I thought the ensemble cast was outstanding. And I while I thought the film brought up some very serious points, I was so impressed with the dialogue. All the scenes had the ring of truth about them even the ones that depicted wildly impropibable scenarios. And there was humor!

I know I'll take some heat on this one, but I felt it was far better than the "many- plot line" films we've seen recently (13 Conversations about One Thing, and Levity). Those films felt like LONG civics lectures to me.

spoilers1.gif

I was riveted by the gunshot scene and many twists and turns were not predictable. And I loved that the film (almost) ended with that scene that it began with. This "kid" murdered by the side of the road had a long, complex story that we all just witnessed.

I found two faults with the film:

1. The moment where Cheadle's character's mom chastizes him for "leaving them to do more important things" was an emotional impactful moment, but I felt it was off the beaten path of the film, and did nothing but turn the emotive volume "up to eleven."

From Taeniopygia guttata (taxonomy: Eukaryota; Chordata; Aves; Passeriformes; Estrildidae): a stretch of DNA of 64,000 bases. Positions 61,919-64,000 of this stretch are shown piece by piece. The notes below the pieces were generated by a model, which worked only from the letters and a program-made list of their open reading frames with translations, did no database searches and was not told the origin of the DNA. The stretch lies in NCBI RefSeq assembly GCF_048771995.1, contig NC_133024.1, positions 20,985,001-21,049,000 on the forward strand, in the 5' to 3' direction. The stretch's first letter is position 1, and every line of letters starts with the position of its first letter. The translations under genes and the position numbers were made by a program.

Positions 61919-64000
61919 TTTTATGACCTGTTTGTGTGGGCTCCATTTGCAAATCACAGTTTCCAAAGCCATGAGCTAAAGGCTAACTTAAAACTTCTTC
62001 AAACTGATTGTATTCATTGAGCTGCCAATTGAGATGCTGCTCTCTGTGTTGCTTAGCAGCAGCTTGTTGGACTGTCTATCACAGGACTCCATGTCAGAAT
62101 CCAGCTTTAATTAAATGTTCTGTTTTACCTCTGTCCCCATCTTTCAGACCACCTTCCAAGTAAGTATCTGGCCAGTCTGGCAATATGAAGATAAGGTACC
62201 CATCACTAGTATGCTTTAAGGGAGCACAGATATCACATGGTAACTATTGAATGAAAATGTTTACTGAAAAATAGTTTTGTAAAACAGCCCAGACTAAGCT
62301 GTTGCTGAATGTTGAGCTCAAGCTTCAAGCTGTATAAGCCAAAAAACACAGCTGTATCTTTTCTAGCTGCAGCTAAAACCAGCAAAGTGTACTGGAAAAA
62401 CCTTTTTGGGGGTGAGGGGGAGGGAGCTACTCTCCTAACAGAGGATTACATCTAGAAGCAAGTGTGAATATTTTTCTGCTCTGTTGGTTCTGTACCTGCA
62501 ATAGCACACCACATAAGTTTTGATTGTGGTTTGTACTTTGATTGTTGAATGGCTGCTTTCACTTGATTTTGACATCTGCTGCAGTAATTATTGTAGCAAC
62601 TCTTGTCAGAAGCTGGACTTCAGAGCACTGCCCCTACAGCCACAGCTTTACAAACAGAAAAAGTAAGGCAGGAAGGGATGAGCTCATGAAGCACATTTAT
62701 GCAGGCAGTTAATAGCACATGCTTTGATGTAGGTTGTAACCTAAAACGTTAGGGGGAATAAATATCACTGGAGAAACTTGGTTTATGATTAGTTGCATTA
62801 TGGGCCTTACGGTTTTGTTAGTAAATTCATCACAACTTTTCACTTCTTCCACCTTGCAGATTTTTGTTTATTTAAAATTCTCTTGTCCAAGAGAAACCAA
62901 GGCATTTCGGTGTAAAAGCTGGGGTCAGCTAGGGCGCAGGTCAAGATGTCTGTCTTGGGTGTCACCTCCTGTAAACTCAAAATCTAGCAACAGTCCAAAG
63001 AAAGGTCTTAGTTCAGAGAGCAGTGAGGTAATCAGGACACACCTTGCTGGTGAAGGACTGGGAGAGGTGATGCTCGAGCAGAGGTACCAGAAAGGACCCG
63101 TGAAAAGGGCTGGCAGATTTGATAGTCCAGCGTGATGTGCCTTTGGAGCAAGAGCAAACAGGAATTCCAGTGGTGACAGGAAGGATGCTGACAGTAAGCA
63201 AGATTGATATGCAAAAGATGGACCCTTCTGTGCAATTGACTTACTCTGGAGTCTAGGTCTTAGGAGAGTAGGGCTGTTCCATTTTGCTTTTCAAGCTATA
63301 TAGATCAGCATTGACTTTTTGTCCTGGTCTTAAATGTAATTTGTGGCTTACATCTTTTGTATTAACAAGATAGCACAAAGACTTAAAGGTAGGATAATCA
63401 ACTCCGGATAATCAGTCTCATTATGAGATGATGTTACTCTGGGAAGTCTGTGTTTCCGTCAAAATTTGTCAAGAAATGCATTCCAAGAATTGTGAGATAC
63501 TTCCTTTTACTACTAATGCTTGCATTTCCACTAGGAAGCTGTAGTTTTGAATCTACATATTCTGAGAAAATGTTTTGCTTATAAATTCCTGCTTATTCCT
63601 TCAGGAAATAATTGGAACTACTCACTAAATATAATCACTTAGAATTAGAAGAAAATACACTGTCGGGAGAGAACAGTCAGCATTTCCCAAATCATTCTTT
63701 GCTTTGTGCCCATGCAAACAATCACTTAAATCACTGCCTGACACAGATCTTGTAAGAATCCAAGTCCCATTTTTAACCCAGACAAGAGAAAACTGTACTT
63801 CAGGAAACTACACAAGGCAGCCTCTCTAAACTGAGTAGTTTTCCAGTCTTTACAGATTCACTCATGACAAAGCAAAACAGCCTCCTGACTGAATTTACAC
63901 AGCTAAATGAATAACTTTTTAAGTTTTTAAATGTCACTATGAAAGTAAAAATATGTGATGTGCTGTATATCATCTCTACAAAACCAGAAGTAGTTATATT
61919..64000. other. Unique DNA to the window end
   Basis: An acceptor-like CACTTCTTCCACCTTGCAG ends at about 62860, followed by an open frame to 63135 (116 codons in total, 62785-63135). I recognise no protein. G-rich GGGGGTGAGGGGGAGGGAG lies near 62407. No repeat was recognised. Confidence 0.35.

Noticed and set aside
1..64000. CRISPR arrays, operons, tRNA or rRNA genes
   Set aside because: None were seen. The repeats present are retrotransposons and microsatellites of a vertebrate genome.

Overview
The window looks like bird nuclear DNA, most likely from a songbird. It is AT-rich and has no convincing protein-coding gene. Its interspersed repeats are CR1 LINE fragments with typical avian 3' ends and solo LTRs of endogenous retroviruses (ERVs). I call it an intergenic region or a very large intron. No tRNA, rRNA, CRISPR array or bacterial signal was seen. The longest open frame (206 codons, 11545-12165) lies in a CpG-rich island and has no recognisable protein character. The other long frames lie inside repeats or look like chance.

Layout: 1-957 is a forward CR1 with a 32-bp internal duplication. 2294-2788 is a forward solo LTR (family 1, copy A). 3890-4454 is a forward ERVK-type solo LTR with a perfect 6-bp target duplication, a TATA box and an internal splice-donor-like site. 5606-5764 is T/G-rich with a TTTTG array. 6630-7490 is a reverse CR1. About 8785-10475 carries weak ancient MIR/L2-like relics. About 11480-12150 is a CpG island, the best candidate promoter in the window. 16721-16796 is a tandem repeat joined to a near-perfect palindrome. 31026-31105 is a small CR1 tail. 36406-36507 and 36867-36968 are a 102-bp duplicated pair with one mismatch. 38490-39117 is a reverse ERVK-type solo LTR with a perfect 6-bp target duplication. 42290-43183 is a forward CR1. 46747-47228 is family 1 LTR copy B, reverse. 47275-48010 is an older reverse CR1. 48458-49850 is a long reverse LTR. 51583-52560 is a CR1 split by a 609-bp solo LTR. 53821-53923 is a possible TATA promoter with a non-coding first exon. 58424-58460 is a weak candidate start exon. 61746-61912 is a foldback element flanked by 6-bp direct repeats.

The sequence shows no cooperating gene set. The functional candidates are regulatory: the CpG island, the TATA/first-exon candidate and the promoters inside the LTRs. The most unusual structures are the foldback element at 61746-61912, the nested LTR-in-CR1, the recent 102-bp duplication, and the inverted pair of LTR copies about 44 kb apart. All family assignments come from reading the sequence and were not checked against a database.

2. There were a few too many endings.

But I was deeply impacted by the film and I was left with a better understanding of racism. Not because it taught me anything, but because it demonstrated truth powerfully and in an order that brought some clarity to an issue which generally makes me throw up my hands in confusion. The film reminded me of that statement "Art is life as it matters."

So many moments had me thinking, yeah, I think that way some time. And then when people from other races were depicted I assumed those depictions were equally realistic and that was an enlightening experience.

Edited by DanBuck

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Good question, Denny!